Interest paid
You can see that booking these ‘loans’ will incur interest costs. Interest is accepted as deductible for calculating corporation tax. In other words if I take out a loan and pay interest on that loan it is legal for me to accept the interest as a cost, lower my profits and pay less tax. But what is a loan? How do you define whether a loan has been made? Is it the passing over of cash? Or that you owe the funds to a 3rd party? What if the investors provide services or an overdraft to fund or facilitate expansion? This 'loan', even though it is not from a bank allows the company to book the interest paid as a cost and reduce their profits.

Using the example given before Acme UK directors realise that all the loans they have on their books from their investors are creating a tax liability. When they repay the investors, because they are based in the UK, those investors have to pay tax on the interest paid to them. Acme must also deduct tax at source and pay it to the government. To avoid this all of the loans are rolled up and paid off by Acme Group – in reality no money switches hands this is a paper transaction. You might hear this referred to as the reassignment of debt. The loans are considered paid off by Acme Group but now Acme UK owes Acme Group for the ‘new’ loan which paid off the old ones.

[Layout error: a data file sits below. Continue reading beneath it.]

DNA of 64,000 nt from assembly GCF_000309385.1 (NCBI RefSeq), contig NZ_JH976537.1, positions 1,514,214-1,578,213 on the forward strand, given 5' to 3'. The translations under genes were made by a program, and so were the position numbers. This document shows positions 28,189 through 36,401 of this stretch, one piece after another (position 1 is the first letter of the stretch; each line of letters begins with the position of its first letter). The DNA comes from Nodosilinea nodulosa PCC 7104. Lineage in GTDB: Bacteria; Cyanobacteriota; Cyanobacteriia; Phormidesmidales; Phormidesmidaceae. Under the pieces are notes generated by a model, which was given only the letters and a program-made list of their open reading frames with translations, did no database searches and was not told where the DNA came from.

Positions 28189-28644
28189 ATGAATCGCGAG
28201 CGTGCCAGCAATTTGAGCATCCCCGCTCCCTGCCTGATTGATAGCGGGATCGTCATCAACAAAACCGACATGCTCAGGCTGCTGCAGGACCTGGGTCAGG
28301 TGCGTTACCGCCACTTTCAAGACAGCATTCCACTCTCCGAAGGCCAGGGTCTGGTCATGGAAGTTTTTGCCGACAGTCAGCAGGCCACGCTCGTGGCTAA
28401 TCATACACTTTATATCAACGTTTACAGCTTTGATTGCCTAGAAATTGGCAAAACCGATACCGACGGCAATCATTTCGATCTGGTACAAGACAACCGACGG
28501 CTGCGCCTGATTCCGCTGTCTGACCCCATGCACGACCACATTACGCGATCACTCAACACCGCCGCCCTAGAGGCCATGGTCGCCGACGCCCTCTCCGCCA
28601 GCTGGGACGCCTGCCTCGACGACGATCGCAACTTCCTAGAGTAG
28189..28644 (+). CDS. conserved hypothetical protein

Acme Group then receives the money offshore from the loan payments and pays it to the investors in their Jersey bank accounts. The money received is offshore and will attract no/less tax.

Where will I find this?